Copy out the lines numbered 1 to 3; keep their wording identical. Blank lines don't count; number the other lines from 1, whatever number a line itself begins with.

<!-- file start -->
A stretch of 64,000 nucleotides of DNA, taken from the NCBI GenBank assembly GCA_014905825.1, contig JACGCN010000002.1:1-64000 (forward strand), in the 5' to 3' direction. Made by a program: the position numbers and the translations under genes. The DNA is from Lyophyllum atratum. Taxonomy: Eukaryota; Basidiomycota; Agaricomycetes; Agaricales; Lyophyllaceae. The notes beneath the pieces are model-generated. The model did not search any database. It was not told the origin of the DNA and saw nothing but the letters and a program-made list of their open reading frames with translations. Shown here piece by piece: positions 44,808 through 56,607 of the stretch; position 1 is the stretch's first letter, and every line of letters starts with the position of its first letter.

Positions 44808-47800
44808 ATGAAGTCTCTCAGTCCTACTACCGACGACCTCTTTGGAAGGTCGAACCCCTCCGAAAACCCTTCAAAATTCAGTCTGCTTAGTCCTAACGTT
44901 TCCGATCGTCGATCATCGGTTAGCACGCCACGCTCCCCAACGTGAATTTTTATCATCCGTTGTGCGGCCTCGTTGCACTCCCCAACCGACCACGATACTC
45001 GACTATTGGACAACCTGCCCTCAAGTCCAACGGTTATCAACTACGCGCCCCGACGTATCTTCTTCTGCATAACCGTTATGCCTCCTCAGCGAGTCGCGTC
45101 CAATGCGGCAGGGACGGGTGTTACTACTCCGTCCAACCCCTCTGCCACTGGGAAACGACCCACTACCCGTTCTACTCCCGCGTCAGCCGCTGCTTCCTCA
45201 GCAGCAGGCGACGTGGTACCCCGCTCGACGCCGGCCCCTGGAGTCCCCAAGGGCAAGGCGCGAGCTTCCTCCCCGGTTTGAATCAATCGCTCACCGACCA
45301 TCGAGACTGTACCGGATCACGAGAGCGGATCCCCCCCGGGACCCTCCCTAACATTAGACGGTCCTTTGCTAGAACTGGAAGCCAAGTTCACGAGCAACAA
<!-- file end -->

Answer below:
A stretch of 64,000 nucleotides of DNA, taken from the NCBI GenBank assembly GCA_014905825.1, contig JACGCN010000002.1:1-64000 (forward strand), in the 5' to 3' direction. Made by a program: the position numbers and the translations under genes. The DNA is from Lyophyllum atratum. Taxonomy: Eukaryota; Basidiomycota; Agaricomycetes; Agaricales; Lyophyllaceae. The notes beneath the pieces are model-generated. The model did not search any database. It was not told the origin of the DNA and saw nothing but the letters and a program-made list of their open reading frames with translations. Shown here piece by piece: positions 44,808 through 56,607 of the stretch; position 1 is the stretch's first letter, and every line of letters starts with the position of its first letter.

Positions 44808-47800
44808 ATGAAGTCTCTCAGTCCTACTACCGACGACCTCTTTGGAAGGTCGAACCCCTCCGAAAACCCTTCAAAATTCAGTCTGCTTAGTCCTAACGTT